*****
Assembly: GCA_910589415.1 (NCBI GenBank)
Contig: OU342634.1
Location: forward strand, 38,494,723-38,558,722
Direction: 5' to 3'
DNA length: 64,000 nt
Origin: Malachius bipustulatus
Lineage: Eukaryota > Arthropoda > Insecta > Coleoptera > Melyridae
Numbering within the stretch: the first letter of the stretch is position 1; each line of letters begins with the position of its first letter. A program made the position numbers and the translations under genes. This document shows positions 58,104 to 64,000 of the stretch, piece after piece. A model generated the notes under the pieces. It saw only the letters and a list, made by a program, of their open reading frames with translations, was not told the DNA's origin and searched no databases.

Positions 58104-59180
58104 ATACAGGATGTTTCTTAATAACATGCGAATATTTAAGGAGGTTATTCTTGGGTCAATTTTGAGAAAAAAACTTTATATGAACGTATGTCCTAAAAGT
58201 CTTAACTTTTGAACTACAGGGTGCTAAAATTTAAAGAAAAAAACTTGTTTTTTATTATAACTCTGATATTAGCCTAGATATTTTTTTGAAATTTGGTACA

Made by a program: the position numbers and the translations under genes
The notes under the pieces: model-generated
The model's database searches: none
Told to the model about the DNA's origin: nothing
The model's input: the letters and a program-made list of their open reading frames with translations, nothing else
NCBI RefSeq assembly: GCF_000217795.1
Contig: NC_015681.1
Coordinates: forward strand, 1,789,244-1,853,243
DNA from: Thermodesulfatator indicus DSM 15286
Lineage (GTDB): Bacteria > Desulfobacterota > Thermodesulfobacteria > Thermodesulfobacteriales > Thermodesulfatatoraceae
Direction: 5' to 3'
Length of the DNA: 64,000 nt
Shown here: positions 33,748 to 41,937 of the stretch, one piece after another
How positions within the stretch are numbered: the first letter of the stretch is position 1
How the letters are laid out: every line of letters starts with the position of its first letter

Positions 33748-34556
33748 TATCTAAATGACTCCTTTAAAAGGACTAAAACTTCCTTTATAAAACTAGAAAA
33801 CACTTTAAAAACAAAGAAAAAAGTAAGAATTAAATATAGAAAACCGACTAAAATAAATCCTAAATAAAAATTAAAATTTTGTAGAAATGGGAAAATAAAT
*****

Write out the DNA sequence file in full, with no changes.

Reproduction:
Assembly: GCA_910589415.1 (NCBI GenBank)
Contig: OU342634.1
Location: forward strand, 38,494,723-38,558,722
Direction: 5' to 3'
DNA length: 64,000 nt
Origin: Malachius bipustulatus
Lineage: Eukaryota > Arthropoda > Insecta > Coleoptera > Melyridae
Numbering within the stretch: the first letter of the stretch is position 1; each line of letters begins with the position of its first letter. A program made the position numbers and the translations under genes. This document shows positions 58,104 to 64,000 of the stretch, piece after piece. A model generated the notes under the pieces. It saw only the letters and a list, made by a program, of their open reading frames with translations, was not told the DNA's origin and searched no databases.

Positions 58104-59180
58104 ATACAGGATGTTTCTTAATAACATGCGAATATTTAAGGAGGTTATTCTTGGGTCAATTTTGAGAAAAAAACTTTATATGAACGTATGTCCTAAAAGT
58201 CTTAACTTTTGAACTACAGGGTGCTAAAATTTAAAGAAAAAAACTTGTTTTTTATTATAACTCTGATATTAGCCTAGATATTTTTTTGAAATTTGGTACA

Made by a program: the position numbers and the translations under genes
The notes under the pieces: model-generated
The model's database searches: none
Told to the model about the DNA's origin: nothing
The model's input: the letters and a program-made list of their open reading frames with translations, nothing else
NCBI RefSeq assembly: GCF_000217795.1
Contig: NC_015681.1
Coordinates: forward strand, 1,789,244-1,853,243
DNA from: Thermodesulfatator indicus DSM 15286
Lineage (GTDB): Bacteria > Desulfobacterota > Thermodesulfobacteria > Thermodesulfobacteriales > Thermodesulfatatoraceae
Direction: 5' to 3'
Length of the DNA: 64,000 nt
Shown here: positions 33,748 to 41,937 of the stretch, one piece after another
How positions within the stretch are numbered: the first letter of the stretch is position 1
How the letters are laid out: every line of letters starts with the position of its first letter

Positions 33748-34556
33748 TATCTAAATGACTCCTTTAAAAGGACTAAAACTTCCTTTATAAAACTAGAAAA
33801 CACTTTAAAAACAAAGAAAAAAGTAAGAATTAAATATAGAAAACCGACTAAAATAAATCCTAAATAAAAATTAAAATTTTGTAGAAATGGGAAAATAAAT